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New Ruling On Overtime And Holiday Pay In 2022
There was a new ruling on overtime and holiday pay in 2022. The following article will provide you with the necessary details on the changes in overtime and holiday pay so that you don’t miscalculate employee entitlements. Now, let’s start by defining the different types of overtime.
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What Are The Unique Types Of Overtime?
Employers and employees should be aware of the three different types of overtime work:
Voluntary Overtime – When an employer doesn’t have to provide or offer any kind of overtime time. In addition, the employee is under no obligation to accept the offer and provide overtime work for the employer.
Compulsory Overtime – When an employer requires their employees to stay later and work additional hours. In this scenario, the employees have to accept this request and work overtime. Typically, this is written into an employment contract.
Non-Guaranteed Overtime – When an employer is not being under any obligation to provide or offer overtime to their employees. In the event that they do, employees must accept overtime work once offered.
How Do You Calculate Regular Overtime?
Regular overtime is always calculated into the holiday pay of an employee. Overtime work also doesn’t have to be considered ‘direct work’ —it can take the form of training programs (attending training related to work), travelling for work (not including daily commuting) and/or on-call time (when an employee is expected at work on short notice).
What Kind Of Overtime Counts Towards Holiday Pay?
Employers should be aware of the overtime work that counts towards holiday pay for employees. The EAT (Employment Appeal Tribunal) made a ruling in 2017 that any regular overtime work has to be included in the holiday pay.
Under the Working Time Regulations legislation, employees get a minimum of four weeks of annual leave. On top of this, overtime holiday pay also grants employees an additional 1.6 weeks of annual leave, making it 5.6 weeks of minimum annual leave.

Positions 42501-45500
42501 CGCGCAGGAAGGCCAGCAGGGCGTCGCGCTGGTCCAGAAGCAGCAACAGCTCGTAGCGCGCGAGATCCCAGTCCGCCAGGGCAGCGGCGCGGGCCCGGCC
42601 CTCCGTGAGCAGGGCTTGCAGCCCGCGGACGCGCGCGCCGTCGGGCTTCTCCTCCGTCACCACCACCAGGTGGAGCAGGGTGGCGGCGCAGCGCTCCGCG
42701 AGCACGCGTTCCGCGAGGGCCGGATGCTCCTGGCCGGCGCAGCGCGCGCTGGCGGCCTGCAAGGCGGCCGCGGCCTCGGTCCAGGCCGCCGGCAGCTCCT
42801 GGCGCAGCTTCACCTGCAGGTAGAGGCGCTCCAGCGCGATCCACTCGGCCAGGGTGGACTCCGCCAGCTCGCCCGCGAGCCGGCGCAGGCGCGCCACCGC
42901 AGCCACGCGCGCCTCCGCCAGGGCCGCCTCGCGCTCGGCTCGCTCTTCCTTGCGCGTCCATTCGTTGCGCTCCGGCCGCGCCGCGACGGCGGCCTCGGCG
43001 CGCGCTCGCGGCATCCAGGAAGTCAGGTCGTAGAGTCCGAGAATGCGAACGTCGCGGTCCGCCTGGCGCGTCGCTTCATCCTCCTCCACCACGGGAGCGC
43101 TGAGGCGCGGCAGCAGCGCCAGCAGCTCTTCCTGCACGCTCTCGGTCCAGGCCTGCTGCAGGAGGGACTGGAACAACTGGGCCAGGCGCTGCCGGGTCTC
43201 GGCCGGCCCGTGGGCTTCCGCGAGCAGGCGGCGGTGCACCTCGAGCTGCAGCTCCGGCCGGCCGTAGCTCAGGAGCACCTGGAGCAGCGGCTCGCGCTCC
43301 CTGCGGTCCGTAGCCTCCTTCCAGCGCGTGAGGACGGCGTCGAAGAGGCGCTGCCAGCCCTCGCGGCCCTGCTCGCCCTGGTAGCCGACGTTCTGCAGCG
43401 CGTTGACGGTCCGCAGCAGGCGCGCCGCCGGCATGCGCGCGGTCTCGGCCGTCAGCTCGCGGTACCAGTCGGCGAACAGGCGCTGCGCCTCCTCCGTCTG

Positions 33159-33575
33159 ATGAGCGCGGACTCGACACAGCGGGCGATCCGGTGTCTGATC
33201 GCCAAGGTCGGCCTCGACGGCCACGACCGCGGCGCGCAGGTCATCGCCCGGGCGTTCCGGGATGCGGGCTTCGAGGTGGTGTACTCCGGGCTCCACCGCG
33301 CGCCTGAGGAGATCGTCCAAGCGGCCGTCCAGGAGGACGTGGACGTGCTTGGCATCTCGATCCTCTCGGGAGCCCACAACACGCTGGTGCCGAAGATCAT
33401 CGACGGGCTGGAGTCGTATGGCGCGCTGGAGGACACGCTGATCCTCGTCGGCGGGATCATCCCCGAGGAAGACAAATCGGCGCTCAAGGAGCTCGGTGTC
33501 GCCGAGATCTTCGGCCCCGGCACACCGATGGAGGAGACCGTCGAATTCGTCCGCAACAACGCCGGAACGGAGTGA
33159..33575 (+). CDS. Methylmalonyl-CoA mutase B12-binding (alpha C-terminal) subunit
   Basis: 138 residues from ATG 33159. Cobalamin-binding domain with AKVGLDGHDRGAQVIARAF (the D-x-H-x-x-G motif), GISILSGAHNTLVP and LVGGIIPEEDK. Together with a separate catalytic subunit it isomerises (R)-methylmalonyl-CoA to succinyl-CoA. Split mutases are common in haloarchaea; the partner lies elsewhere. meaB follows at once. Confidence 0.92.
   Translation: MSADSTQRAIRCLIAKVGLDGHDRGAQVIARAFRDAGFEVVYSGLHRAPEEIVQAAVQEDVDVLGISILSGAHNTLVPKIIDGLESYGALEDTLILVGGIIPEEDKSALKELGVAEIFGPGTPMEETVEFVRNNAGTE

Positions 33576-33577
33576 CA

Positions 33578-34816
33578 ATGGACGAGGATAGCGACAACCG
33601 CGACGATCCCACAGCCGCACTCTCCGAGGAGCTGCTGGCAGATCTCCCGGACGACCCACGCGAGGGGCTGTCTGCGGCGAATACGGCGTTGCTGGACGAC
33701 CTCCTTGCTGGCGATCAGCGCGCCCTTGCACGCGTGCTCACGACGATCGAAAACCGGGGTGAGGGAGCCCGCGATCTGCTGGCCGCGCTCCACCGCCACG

Also, there’s the case of East of England Ambulance Services NHS Trust vs Flowers & Ors, where the EAT ruled that employers must make regular payments when employees are on holiday pay for overtime work they accomplished.
The ruling occurred due to employees wanting to have their normal remuneration during their annual leave instead of being discouraged to take their four weeks of leave only to have a reduced holiday during that period of time.
The law is far from perfect for both employers and employees, and will change and evolve in the years to come. In this very moment, compulsory overtime pay also counts toward the full 5.6 weeks of leave.
How Do You Calculate Holiday Pay?
Holiday pay has always been based on the week of pay. For individuals who don’t have a fixed working schedule, you would take an average pay over the last 12 weeks.
However, this has since changed in the Good Work plan. As of now, you must take into account the previous 52 weeks of pay.
When an employer makes calculations regarding holiday pay for their employees, they should keep in mind the Employment Rights Act of 1996.
For that reason, don’t forget to calculate in the following items:
Bonuses on key performance indicators
Travel allowances and expenses
All three types (voluntary, compulsory, and non-guaranteed) of overtime work
Best Practice: Making the right calculations is incredibly important. After all, the last thing you want as an employer are employees launching claims that their wages have been unlawfully deducted.
New Ruling On Overtime And Holiday Pay in 2022
When it comes to the new ruling on overtime and holiday pay from 2022, you should take into account the following:
From April 2020’s ruling, you should take overtime work into account when calculating holiday pay. For shift and part-time workers, the holiday pay calculation changed from basing it on the previous 12 weeks of pay to the last 52 weeks of pay.
There was another bank holiday in 2022 (Queen’s Platinum Jubilee) on the 3rd of June and May Day was moved to the 2nd of June.
According to the Good Work Plan, there will soon be a single body that will ensure that all employment rights (the minimum wage, holiday pay, agency workers’ rights) are being enforced.
The national minimum wage and the national living wage have been increased, taking effect from April 2022.
The national living wage increased from £8.91 per hour to £9.50 per hour.
The new national minimum wage is £9.18 per hour.
For the 18-20-year-olds, the minimum wage will be £6.83 per hour, while 16-17-year-olds will be paid a minimum of £4.81 per hour.
Employees can’t be forced to work more than 48 hours a week (on average).
Key Takeaway: As an employer, you need to remember that regular overtime needs to be included in holiday pay.
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